Wednesday, 27 July 2011

Foulshaw Moss and an emerging Common Hawker

July 26, 2011:
Seeing something move deep in the marginal vegetation of a small pool at Foulshaw, a closer view revealed a Common Hawker emerging from its exuvia, the latter falling back into the water before there was the chance of a photograph. The insect then climbed slowly up a stem of Juncus, its wings folded at first but then gradually spread as it came out into full sunlight. Its thorax and abdomen were already developing a dull grey/brown coloration but its wings and pterostigma were completely colourless and translucent; the characteristic costa was, however, discernable. At first, due to its large size, it seemed that it might be an Emperor but the photos showed otherwise. After a few minutes perching in the sunlight it fluttered away into the nearby trees.

Four stages of emergence shown below (bottom upwards)

Also flying here were Black Darters, Four-spotted Chasers, an Emperor, and many Azure aand Emerald Damselflies.

[Black Darter, male]

[Four-spotted Chaser, male]

[Azure Damselfly, male]

[Emerald Damselflies, pair]

Sunday, 24 July 2011

Emperors, Hawkers and Darters at Brockholes Wetlands

July 23, 2011:
Being warm and sunny today and with only a mild breeze, this made ideal conditions for dragonflies. There were large numbers of Common Darters flying, most of which were immatures. A male Emperor incessantly patrolled one of the small pools and on the single occasion when it briefly settled, provided an opportunity for a photograph. The damselflies present here were mainly Common Blues.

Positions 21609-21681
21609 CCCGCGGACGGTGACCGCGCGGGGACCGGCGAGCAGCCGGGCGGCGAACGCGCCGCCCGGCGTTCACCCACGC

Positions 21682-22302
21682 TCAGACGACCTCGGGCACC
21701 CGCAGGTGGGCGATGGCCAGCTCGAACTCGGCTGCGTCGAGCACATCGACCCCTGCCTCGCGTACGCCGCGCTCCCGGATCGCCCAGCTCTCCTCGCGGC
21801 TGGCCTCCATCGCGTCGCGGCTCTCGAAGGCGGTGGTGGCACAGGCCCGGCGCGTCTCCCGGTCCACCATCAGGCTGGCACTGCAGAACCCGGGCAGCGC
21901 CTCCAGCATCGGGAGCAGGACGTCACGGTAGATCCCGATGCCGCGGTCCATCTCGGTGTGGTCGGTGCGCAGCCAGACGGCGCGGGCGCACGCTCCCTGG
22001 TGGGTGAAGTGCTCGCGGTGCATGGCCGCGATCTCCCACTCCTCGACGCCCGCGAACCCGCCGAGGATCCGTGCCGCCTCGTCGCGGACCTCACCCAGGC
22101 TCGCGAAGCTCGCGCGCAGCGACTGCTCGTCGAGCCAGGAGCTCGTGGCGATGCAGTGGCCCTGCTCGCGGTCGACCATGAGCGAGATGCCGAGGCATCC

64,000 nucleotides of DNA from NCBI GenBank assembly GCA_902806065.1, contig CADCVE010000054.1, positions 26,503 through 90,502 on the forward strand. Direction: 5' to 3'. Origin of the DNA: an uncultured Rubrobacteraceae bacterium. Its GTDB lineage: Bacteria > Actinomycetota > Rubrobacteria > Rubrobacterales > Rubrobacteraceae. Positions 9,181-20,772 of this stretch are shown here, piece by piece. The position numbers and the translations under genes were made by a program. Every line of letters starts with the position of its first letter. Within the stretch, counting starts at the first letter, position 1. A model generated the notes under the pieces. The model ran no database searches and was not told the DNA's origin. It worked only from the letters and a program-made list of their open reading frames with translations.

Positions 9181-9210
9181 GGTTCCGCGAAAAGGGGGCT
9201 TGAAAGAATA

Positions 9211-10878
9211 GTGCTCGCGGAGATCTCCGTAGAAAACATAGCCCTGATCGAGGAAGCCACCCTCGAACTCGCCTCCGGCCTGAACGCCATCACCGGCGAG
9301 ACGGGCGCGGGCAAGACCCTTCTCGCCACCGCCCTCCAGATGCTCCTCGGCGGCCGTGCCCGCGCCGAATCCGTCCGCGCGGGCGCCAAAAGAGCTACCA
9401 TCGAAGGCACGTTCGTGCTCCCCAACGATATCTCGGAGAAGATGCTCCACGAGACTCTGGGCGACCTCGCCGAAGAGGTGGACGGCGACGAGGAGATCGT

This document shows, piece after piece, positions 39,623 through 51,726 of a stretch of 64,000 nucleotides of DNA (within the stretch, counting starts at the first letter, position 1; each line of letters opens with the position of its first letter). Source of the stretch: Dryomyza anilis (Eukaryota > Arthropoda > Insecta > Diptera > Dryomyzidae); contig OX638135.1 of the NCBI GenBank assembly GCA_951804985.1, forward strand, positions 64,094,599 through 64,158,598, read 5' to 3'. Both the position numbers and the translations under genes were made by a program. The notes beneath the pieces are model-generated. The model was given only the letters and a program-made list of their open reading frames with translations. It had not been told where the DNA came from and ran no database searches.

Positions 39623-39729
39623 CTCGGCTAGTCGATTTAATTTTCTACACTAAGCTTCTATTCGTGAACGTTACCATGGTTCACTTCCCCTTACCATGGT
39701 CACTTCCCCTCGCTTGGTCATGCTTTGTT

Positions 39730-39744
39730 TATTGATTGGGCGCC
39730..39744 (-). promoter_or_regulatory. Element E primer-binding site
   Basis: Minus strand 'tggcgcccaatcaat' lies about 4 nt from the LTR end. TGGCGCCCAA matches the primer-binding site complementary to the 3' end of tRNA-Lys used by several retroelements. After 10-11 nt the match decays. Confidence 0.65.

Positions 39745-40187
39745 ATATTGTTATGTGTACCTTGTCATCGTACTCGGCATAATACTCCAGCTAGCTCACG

[Male Emperor]

[Common Darters spent much of the time sunning themelves on nearby alders]

Sunday, 17 July 2011

Butterflies in the Peloponnese, Greece (1)

June 18-21, 2011:
Greece is renowned for its rich butterfly fauna with the mountains of the northern Peloponnese being especially favoured. A few days were spent here recently on the slopes of Chelmos at the height of the season and in perfect weather. Some of the species seen are shown here although some families such as the 'blues' and 'skippers' are difficult to identify and will be covered in a second part later.

[Clouded Yellows]

The mountain of Chelmos reaches an altitude of approximately 2400 metres a.s.l. but up to about 1800 metres it can be reached by the surfaced approach road originally constructed for skiing. The middle slopes are heavily afforested with Pinus cephalonica but at around 1700 metres this gives way to the scrub and short dry grassland known as the Xerocampos (dry fields). This latter area, the margins of the approach road, and the glades within the forest, all abound with butterflies. Some were very common here such as Clouded Yellows, Brimstones, and several species of blues. Up on the Xerocampos Glanville and Spotted Fritillaries were flying and the occasional Swallowtail and Camberwell Beauty were seen patrolling higher on the mountain.

[Glanville Fritillaries]

[Spotted Fritillaries, male above, female below]


[Camberwell Beauty]

In one of the glades amongst the pines a beautiful rich-coloured and rare Grecian Copper nectared on a species of Squinancywort, Cleopatras did similarly on the local variant of Common Vetch, whilst a pristine Black-veined White rested close by. On a branch overhanging a stream at lower altitude, a Southern White Admiral sunned itself.